Next Act Theatre comic 'Three Viewings' characters share dark secrets – Milwaukee Journal Sentinel

Two characters in “Three Viewings” make a point of telling us that they are not Catholic. Nonetheless, we are still hearing their confessions.
Next Act Theatre’s production of Jeffrey Hatcher’s “Three Viewings,” which continues through Oct. 17, presents us, one at a time, with three characters in a small-town American funeral parlor baring their souls.
This script and production are often comic, though not exclusively so. Their successive monologues are really verbal arias, composed by Hatcher for actors with the skill and craft to hold an audience for 20 to 30-plus minutes each.  
Each tale has a late-arriving twist or revelation that forces audiences to reconsider what they’ve heard.
Edward Morgan directed this production. While Next Act is performing for live audiences, it also offers a virtual option for this show, which is how I saw it. The video was recorded and edited by Traveling Lemur Productions. 
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Middle-aged funeral director Emil (David Cecsarini), who has a massive crush on a local real estate agent, is as moony as a teenager. His strategy for connecting with her? Hoping she’ll turn around and notice his longing gaze and hear his whispered mantra. Call me unromantic, but I was more entranced by this character’s occasional observations on his trade and clients, such as the recently departed woman so old “she was tissue paper and cobwebs these last few … decades.” 
The blunt Mac (Cassandra Bissell), so comfortable in black, has a habit of stealing jewelry from corpses for fun and profit. But when it’s her grandmother in the casket, the motivation is personal. Like any heist story, Mac faces unexpected obstacles, with the final one a reminder that a death in the family has a way of bringing up unfinished business.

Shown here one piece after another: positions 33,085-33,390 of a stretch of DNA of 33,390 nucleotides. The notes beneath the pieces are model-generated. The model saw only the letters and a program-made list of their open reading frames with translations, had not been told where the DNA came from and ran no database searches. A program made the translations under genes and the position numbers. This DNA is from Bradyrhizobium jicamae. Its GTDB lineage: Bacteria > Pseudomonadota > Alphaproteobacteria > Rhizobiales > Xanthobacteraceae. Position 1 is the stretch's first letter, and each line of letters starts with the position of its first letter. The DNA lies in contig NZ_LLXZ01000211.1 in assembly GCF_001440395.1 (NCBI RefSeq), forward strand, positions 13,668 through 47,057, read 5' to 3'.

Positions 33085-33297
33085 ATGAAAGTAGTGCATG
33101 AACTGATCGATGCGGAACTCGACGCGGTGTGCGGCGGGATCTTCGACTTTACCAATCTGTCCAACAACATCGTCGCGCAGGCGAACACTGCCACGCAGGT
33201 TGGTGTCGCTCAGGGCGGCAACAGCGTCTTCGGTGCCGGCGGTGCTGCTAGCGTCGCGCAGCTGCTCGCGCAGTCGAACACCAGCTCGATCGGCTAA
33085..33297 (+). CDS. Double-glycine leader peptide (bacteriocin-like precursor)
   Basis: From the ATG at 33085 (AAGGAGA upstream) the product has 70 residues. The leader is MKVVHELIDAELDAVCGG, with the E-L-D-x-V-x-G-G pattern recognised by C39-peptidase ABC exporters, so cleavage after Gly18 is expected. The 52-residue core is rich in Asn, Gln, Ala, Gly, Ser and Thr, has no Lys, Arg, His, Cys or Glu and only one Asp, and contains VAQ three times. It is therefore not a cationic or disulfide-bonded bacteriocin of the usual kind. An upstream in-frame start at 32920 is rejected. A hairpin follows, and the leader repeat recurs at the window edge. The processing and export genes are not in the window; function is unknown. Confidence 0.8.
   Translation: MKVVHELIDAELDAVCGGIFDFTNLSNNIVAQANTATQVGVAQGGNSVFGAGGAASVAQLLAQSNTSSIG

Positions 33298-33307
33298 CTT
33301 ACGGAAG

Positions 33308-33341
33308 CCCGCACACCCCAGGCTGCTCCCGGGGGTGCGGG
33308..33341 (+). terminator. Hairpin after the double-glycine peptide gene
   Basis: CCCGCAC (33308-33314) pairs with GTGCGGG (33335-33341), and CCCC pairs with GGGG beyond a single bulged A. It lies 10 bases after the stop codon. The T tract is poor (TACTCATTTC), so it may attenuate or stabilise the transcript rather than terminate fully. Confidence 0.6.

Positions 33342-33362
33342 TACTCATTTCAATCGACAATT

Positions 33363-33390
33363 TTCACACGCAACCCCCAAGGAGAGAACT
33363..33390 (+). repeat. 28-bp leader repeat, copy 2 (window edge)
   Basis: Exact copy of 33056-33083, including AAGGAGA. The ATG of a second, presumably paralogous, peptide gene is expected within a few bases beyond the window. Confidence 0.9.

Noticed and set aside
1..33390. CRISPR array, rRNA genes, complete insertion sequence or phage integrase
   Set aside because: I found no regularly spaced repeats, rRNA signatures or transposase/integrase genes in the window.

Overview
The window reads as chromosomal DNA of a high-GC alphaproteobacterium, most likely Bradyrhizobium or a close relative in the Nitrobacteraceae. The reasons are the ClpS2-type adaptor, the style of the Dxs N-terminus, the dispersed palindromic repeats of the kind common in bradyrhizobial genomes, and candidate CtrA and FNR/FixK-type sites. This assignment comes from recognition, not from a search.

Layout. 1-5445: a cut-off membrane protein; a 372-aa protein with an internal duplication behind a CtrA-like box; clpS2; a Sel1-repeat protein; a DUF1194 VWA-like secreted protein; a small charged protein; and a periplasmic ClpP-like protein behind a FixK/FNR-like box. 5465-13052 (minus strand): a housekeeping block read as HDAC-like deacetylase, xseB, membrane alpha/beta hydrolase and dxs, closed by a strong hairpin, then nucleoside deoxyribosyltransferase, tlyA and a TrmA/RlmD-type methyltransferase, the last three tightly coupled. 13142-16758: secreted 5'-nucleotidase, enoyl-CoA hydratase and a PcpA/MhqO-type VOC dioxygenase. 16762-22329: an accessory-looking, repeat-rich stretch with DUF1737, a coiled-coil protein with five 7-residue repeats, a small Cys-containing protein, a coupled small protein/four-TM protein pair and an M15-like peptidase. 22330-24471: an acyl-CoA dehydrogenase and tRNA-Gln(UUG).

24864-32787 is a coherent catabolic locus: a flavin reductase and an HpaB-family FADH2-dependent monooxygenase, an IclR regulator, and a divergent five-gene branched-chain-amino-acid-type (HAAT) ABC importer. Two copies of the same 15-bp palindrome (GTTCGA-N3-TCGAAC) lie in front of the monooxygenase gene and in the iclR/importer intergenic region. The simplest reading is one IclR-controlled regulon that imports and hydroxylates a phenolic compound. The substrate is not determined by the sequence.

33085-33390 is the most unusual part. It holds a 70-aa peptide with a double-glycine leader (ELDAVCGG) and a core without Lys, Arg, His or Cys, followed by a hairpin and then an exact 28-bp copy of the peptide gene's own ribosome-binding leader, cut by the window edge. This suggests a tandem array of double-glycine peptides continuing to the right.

“Three Viewings” concludes on a high note for me with Carrie Hitchcock’s Virginia, a sixtyish widow who discovers her late, taciturn husband left many important things unsaid about his construction business and financial shenanigans. Hatcher has written Hitchcock opportunities to drop into the voices of various wise guys, loan sharks and bankers, which she does with aplomb. 
In a line that would get her an “Amen” from Linda Loman, Virginia says that “No one absolves failure.” But maybe she speaks a little too soon. 
Contact Jim Higgins at [email protected]. Follow him on Twitter at @jhiggy.
Next Act Theatre performs “Three Viewings” through Oct. 17 at 255 S. Water St. Next Act requires that all patrons be vaccinated and wear masks in the building. Also, there is a virtual option for viewing this production. Tickets and info: nextact.org or call (414) 278-0765

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